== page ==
Discrimination When Providing A Service
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The Case Law - Lee v Ashers’ Baking Company Ltd
In May 2014, Mr Lee placed an order for a cake intended for the campaign surrounding same-sex marriage in Northern Ireland. The request was for the cake to be decorated with the cartoon characters ‘Bert and Ernie’ and with the message ‘Support Gay Marriage’. Mr and Mrs McArthur initially placed the order, but as Christians, they decided that they could not complete the request due to their beliefs and Mr Lee was given a refund. Subsequently, Mr Lee took the case to a tribunal.
The County Court Decision
The case was brought to the Northern Ireland County Court where Mr Lee stated that he had been directly discriminated against by Ashers’ bakery because he was a gay man. The County Court found in favour of Mr Lee, and that discrimination had been present on the following grounds:
Mr Lee’s sexuality; contrary to the Equality Act (Sexual Orientation) Regulations (Northern Ireland) 2006
His religious or political beliefs; contrary to the Fair Employment and Treatment (Northern Ireland) Order 1998 (FETO).
The first appeal application was made to the Court of Appeal where the McArthurs’ argued that the grounds for the decision (above) were not compatible with their rights under the European Convention of Human Rights (ECHR). This request for an appeal request rejected.
Mr and Mrs McArthur made a further application to the Supreme Court, where an appeal was granted.
The Outcome of the Supreme Court Appeal
The Supreme Court held that Mr and Mrs McArthur did not discriminate against Mr Lee where Lady Hale gave a judgment on the discrimination grounds that were initially stated and addressed the issue raised by the McArthurs regarding the impact of their human rights.
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Reasons for the Supreme Court Decision
1) Mr Lee’s Sexual Orientation
Lady Hale held that the refusal to provide the order for the cake was not because of Mr Lee’s sexual orientation, but it was because of the message. The conscious decision not to complete the request was contrary to Mr and Mrs McArthur’s beliefs, however, the request for a cake to display a message ‘Support Gay Marriage’ is not indicative of any particular orientation as many people have the same belief. It does not determine that the person placing the order has a certain sexuality.
2) Political Beliefs
Similarly, the objection by Mr and Mrs Arthur was not due to Mr Lee’s beliefs. It was held that the service they were asked to provide would be used to promote a specific political viewpoint that the owners of Asher’s bakery did not share. With the bakery was being used as a voice for a stance on same-sex marriage. Therefore, Lady Hale determined that it would be necessary to consider the human rights of Mr and Mrs McArthur.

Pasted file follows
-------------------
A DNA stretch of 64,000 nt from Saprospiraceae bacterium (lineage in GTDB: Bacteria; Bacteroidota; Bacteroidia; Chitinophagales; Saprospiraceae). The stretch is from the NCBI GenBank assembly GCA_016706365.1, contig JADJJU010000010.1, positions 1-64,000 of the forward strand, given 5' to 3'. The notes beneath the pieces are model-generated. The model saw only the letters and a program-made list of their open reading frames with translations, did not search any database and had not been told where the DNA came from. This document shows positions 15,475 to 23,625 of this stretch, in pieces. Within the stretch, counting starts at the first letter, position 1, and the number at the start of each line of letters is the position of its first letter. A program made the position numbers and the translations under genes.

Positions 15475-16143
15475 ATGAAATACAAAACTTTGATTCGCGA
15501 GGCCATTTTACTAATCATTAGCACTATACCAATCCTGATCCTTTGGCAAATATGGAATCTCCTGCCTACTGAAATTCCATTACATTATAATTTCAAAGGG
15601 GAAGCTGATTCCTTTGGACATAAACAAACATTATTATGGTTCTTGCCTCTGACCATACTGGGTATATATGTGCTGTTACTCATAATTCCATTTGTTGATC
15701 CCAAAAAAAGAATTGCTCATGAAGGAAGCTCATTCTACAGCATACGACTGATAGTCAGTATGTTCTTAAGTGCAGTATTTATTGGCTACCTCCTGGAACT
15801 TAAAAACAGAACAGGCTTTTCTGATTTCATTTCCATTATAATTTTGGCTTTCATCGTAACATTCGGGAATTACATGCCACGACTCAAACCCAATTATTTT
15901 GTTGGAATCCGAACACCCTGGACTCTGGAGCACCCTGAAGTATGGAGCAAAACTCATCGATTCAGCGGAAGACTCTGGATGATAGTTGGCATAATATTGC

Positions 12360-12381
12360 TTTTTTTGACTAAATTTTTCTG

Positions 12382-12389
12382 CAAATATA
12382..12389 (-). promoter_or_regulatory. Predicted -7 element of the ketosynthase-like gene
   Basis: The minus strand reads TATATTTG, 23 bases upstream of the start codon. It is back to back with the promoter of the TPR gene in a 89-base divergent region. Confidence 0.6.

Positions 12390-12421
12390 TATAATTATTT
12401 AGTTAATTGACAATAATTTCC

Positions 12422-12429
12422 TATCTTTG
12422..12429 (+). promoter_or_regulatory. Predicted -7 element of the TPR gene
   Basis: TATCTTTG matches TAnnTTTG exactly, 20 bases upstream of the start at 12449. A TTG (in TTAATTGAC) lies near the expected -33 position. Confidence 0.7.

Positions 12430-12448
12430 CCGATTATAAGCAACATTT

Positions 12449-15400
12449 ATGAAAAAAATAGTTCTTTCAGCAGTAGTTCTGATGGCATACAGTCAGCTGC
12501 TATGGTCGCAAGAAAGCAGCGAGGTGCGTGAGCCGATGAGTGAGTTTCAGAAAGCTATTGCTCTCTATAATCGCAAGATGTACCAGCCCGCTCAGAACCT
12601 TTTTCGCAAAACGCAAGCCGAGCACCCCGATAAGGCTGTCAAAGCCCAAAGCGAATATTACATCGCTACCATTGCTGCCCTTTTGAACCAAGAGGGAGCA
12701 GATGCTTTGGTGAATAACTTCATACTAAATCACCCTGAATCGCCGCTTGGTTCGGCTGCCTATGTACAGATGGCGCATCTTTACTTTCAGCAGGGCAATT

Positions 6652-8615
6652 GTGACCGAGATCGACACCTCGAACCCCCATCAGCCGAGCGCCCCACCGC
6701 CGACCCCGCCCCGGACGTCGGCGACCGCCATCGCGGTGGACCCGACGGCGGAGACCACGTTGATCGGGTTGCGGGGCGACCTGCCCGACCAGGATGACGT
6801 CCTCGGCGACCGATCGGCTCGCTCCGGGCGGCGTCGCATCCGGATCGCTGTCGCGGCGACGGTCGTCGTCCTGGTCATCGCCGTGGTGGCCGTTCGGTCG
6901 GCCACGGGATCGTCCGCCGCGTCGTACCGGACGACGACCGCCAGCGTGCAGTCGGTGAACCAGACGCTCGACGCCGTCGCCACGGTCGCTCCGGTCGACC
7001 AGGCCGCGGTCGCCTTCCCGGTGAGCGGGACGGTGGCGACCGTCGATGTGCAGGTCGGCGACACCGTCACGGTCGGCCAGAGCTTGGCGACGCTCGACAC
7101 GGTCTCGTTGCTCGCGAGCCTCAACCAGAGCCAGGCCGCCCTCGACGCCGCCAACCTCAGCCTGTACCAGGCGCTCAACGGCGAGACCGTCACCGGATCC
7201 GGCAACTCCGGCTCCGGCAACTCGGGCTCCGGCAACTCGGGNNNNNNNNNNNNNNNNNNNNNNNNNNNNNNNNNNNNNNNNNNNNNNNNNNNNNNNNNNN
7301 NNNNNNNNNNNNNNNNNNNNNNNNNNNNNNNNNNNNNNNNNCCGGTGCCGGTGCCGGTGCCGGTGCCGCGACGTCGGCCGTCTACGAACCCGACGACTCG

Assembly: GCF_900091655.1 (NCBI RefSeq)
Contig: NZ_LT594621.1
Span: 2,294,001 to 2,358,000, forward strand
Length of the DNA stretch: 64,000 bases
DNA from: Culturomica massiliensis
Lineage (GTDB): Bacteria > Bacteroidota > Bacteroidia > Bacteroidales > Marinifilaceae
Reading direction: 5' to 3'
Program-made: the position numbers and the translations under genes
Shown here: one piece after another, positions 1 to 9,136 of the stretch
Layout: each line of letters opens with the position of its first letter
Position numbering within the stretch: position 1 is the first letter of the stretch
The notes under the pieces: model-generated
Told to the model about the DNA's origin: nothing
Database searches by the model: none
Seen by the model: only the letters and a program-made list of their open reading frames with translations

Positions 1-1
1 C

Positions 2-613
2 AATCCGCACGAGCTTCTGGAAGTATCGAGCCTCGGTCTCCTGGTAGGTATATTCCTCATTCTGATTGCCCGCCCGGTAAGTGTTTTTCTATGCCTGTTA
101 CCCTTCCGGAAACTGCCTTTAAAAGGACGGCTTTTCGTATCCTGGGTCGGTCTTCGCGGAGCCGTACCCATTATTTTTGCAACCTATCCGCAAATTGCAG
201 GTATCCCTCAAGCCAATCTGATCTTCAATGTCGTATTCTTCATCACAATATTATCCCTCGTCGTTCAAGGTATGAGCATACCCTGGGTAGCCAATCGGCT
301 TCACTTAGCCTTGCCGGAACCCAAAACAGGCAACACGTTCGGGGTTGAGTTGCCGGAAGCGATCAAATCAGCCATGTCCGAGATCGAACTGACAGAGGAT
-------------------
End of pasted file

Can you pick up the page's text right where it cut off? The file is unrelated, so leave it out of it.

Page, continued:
3) Impact of Mr and Mrs McArthur’s Human Rights.
The refusal to provide the service to Mr Lee was not because he was a gay man, but because the message was a belief that the McArthur’s strongly disagreed with. The McArthur’s argued that they had a human right to the freedom of thought, conscience and religion. They also had the right to freedom of expression. Compelling them to complete the original order would have been a direct impact/breach of their rights to their thoughts and religion.
Lady Hale stated that the law should not have been ready in a way where this would be the case without there being significant justification. Lord Mance explained that the Court of Appeal had been wrong to reject the appeal by stating that the grounds for the case had been concluded during the County Court trial and that there is an exception that permits an appeal where the case involves any questions surrounding the validity of the measures of the Northern Ireland Assembly. Lord Mance stated that FETO was the measure in question as using it failed to protect the MacArthur’s rights.
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Discrimination occurs when a person is treated less favourably than another due to a personal characteristic that is protected under the Equality Act 2010. This would include;
3) Religion or belief
5) Sexual orientation
6) Pregnancy and maternity.
Association and Perception Discrimination
Associative discrimination occurs when a person does not have the protected characteristic, but they are subject to discrimination because they are associated with someone who does. Whereas perceptive discrimination would be against a person, who has been subject to discrimination because others believe they have one of the protected characteristics.
About the author
James is on the Business Development & Account Management team at Neathouse Partners and regularly posts articles surrounding issues in HR & Employment Law, including case law & legislation updates. If you have a particular issue you would like addressed, feel free to drop James an email, and he will be happy to offer his assistance.
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